|Quoting gonzalo (Reply 14):|
honestly can not understand how an educated people like the Argeninians can be ruled by this woman, a case of sociological study without any doubt.
Given I know that you hold personal animus against Argentina, I hold your statements about my country with two "pinzas", but since you made a logical, educated, and respectul post I will answer you.
This may come as a shock, but the Kirchner government has actually convinced me that their "debt" strategy is the right one, even if it is inconvenient at times. This is why: The "capitalist" system needs checks and balances. If borrowers suffer no consequences from bad borrowing, then no one would lend, right? If lenders suffered no consquences for bad lending, they would just play with everyone's money, right? I think we can all agree on that.
Thus, I understand the purpose of "vulture" funds: in the general sense, they are a market mechanism to help insure that lenders or investors have som protection from cases like Argentina, Russia, etc. This is why in discussions with other people I explain to them why vulture funds exist.
However, in the last 6 years since the North American/European financial crisis, we've seen lenders protected at all costs, bailout after bailout, monetary easing after another. That only encourages further improper lending. Banks believe they are too big, and thus make massive risks with everyone's money knowing that if they precipitate a financial crisis, the desperation of the time will force politicians to bail them out, again.
That is just as unhealthy as borrowers being bailed out by the IMF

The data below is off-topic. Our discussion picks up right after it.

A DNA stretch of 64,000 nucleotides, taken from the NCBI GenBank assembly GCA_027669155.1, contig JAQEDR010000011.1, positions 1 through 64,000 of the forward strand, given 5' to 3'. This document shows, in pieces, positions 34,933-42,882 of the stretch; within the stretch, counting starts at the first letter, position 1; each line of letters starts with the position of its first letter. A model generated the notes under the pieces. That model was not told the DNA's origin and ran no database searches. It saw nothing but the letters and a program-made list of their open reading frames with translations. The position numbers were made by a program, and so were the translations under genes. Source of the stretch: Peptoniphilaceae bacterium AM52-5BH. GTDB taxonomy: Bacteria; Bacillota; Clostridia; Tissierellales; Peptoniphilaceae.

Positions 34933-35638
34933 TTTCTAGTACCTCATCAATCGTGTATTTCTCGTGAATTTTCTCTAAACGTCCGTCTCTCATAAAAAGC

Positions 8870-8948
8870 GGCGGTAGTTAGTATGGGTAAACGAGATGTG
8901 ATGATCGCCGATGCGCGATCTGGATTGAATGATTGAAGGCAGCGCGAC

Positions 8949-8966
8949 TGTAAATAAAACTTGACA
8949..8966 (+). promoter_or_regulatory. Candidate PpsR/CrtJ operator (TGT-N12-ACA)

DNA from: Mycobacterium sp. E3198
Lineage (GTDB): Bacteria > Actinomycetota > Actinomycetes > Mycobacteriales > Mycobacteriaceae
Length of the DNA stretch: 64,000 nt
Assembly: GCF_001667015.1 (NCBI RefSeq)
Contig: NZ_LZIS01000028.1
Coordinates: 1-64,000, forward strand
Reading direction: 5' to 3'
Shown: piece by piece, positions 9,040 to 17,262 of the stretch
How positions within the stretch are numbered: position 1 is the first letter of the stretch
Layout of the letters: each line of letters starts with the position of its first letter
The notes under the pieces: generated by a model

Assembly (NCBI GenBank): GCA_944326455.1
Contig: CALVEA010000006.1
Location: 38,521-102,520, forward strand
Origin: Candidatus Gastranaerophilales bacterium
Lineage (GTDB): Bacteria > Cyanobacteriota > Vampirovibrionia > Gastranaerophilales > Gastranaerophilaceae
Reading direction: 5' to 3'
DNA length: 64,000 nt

(as were the Asian countries in 1997, including South Korea, Indonesia, Thailand, Phillipines, etc; or Mexico in 1994, Brazil 1999, Russia 1998, Turkey 2002). That encouraged other countries to borrow without regards (Greece), and now we are seeing the results.
The difference with Argentina? It was not bailed out by the IMF
or anyone, unlike all the other countries. Thus, it has to answer to no one when it comes to the debt issue, except the creditors. Which is why this has gone on for 12 years and there is little the rest of the world can do about it.
And in fact it is GOOD. You know why? Because it balances things out a bit. It makes lenders cautious again. Something the developed world could have used during the 2000s real estate and sovereign debt bubbles.
So Argentina is a "vulture borrower" of sorts. And if you think about it in that sense, it helps keep the market lenders honest, just like vulture lenders help keep borrowes honest. The ultimate solution would be to end bailouts for borrowers and lenders, and let the chips fall where they may in each specific case.
And also break up banks into smaller units that cannot, if one fails, systemically endanger the whole.